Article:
The new BankAmerica looks more and more like the old NationsBank, suggesting a strong tilt toward consumer banking, according to one Wall Street analyst.
The banking company, created in last fall's merger of the two companies, "is evolving into a single operating system and pushing responsibility for customers as far down as is practical," said Henry C. Dickson, a banking analyst with Salomon Smith Barney.
Mr. Dickson said he came to those conclusions after recent meetings with BankAmerica's management.
He said BankAmerica's strategy will probably help generate income of $8.85 billion in 2001. Beyond that, he said, income will probably grow 10% annually.
Reiterating his "buy" recommendation for the company's stock. Mr. Dickson said its price will probably hit $80 per share within the next 12 months. Shares of BankAmerica closed Monday at $67.1875, up $1.875.
Meanwhile, shares of Citigroup rose $2.4375, to $61.1875, on a positive assessment from Joan Solotar, a brokerage industry analyst at Donaldson, Lufkin & Jenrette.
Citigroup's Salomon Smith Barney unit is among brokerages positioned to do well in the coming year from advisory and equity underwriting fees, Ms. Solotar said.
Bank One Corp. rose 87.5 cents, to $54.625, after an upbeat appraisal of its First USA credit card unit by Diana Yates, an analyst at A.G. Edwards & Sons.
First USA's "leadership role in the credit card business will continue through new initiatives electronically via the Internet, and by new growth as the company begins to duplicate its success within the U.K.," Ms. Yates said.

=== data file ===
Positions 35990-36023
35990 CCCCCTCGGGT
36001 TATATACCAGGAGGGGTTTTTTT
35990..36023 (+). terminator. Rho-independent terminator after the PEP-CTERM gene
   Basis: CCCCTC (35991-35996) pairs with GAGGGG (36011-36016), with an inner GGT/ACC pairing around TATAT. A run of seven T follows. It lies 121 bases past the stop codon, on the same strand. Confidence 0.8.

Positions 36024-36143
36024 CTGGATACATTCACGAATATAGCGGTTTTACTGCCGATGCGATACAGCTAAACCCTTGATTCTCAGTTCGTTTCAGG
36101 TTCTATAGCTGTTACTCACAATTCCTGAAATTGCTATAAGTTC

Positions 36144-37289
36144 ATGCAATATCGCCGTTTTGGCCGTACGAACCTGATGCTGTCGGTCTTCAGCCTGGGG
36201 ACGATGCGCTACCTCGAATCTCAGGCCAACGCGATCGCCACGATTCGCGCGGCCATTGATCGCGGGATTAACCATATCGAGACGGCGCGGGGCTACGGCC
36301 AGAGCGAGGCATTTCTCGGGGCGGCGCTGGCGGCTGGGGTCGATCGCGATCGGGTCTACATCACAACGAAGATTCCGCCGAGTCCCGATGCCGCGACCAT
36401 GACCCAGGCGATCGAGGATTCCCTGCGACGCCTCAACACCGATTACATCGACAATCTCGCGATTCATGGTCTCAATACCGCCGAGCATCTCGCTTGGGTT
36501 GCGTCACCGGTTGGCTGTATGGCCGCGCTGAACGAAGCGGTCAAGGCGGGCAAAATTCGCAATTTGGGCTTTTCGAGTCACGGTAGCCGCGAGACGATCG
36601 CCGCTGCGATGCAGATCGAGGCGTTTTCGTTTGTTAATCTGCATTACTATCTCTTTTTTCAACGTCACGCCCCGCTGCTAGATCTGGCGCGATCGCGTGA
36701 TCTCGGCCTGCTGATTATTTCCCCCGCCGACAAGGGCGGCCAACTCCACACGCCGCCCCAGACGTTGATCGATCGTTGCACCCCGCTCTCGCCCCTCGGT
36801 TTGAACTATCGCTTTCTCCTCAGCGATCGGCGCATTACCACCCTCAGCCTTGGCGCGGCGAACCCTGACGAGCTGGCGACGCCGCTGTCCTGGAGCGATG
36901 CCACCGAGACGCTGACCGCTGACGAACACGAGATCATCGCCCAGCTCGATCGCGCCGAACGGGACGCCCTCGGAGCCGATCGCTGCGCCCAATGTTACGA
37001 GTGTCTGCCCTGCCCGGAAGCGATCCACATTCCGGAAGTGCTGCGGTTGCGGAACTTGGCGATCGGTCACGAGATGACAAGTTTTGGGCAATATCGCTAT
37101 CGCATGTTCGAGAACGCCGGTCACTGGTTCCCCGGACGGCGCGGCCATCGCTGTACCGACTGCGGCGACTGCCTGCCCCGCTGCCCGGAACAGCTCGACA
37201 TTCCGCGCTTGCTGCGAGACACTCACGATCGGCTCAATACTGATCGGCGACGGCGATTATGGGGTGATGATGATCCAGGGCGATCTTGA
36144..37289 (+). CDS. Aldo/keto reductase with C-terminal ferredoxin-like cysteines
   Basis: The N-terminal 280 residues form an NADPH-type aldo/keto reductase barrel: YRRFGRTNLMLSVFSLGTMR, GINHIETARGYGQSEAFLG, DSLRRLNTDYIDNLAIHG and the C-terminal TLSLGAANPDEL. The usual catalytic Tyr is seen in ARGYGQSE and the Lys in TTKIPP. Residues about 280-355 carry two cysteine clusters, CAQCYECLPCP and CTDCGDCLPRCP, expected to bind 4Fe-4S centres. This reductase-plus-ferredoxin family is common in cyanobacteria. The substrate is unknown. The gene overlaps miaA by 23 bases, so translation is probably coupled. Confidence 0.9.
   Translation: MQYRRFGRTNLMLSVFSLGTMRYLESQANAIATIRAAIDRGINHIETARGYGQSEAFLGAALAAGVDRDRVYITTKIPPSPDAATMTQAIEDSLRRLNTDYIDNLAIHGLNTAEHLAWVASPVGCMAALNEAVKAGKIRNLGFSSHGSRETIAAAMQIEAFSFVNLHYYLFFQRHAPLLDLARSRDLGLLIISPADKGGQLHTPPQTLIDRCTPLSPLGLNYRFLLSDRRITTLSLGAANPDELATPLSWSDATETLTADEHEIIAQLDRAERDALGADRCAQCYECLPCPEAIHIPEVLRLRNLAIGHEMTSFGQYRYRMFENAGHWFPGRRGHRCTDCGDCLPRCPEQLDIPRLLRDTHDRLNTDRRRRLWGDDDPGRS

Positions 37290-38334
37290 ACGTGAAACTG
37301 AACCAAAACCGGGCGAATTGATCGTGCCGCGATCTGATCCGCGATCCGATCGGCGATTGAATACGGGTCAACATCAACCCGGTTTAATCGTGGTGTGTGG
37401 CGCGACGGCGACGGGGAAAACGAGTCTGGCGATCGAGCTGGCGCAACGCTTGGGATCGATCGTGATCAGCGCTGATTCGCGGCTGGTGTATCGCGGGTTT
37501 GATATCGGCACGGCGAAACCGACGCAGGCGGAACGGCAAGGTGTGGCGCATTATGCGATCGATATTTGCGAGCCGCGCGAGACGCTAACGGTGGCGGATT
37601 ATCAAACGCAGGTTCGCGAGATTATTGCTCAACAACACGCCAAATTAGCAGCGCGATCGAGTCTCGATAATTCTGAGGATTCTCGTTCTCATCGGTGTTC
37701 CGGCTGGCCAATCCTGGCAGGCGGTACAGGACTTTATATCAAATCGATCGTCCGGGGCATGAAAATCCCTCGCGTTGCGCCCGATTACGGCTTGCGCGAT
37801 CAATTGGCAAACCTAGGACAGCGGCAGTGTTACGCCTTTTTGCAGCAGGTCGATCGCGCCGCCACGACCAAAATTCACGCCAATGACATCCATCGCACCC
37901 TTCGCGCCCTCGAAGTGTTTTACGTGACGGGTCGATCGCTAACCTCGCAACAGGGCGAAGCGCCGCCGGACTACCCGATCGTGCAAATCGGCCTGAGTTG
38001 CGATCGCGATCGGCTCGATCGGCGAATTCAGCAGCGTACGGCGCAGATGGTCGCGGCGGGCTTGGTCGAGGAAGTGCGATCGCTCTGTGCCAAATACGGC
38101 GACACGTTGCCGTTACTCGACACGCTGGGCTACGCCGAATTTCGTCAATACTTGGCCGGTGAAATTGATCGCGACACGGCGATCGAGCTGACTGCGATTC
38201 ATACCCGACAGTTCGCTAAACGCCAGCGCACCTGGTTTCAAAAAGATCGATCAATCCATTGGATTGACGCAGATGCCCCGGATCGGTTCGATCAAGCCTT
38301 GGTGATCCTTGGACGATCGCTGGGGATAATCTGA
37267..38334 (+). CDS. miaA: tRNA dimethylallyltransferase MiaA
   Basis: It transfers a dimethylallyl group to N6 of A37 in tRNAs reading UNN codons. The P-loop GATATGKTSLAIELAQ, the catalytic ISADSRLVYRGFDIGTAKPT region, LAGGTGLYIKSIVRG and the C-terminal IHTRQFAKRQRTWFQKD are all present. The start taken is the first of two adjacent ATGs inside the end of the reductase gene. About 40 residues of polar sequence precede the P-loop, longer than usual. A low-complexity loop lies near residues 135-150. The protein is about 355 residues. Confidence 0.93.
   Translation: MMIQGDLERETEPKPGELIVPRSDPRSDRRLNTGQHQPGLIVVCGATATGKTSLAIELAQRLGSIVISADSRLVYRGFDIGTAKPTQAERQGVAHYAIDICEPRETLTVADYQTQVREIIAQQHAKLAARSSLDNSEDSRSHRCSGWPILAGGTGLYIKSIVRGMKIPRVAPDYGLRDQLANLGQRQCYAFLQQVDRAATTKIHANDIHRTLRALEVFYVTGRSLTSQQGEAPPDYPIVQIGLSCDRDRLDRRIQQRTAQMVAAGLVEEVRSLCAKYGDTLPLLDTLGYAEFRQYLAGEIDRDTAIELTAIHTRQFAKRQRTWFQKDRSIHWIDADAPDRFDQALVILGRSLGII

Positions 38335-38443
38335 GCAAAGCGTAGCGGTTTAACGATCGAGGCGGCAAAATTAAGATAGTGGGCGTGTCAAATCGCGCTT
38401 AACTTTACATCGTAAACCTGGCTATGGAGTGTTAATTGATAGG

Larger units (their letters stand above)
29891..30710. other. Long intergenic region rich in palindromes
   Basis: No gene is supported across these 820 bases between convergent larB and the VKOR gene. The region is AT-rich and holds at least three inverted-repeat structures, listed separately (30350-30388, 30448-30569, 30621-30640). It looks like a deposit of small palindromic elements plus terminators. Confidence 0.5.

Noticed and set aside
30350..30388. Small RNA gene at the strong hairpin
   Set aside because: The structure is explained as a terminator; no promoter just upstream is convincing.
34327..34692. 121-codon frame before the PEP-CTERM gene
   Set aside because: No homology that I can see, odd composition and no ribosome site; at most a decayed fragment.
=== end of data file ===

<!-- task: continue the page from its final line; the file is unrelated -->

She sees First USA's use of the Internet as benefiting Bank One's own operations.
"The Internet could assist Bank One in achieving cross-selling targets, providing a communication link between Bank One and First USA, where much of the technological expertise rests," Ms. Yates said. "If the two can be successful in sharing data, including customer files, calling lists, credit files, and targeting lists, we believe the opportunity exists to substantially reduce operating costs."
Also, processing, marketing, and ongoing maintenance fees could be reduced by joint use of the Internet, Ms. Yates said.
For the day, the Standard & Poor's bank index added 1.18%, and the Dow Jones industrial average was up 0.20%. The Nasdaq bank index rose 0.52%; the S&P 500 was off 0.17%.
Investors in financial stocks remained jittery over fears that the Fed could move to cool off the economy by raising rates. In the latest sign of robust economy, the National Association of Purchasing Managers' index for February was stronger than expected.
On the other hand, consumer spending slowed, rising only 0.1% in January, versus a 0.6% jump in December, according to government data. The big reason was a retreat in automobile sales from December's red-hot pace.
And the personal savings rate turned positive again in January after a much-discussed run of several months in negative territory. The savings rate currently stands at 0.1% of personal income.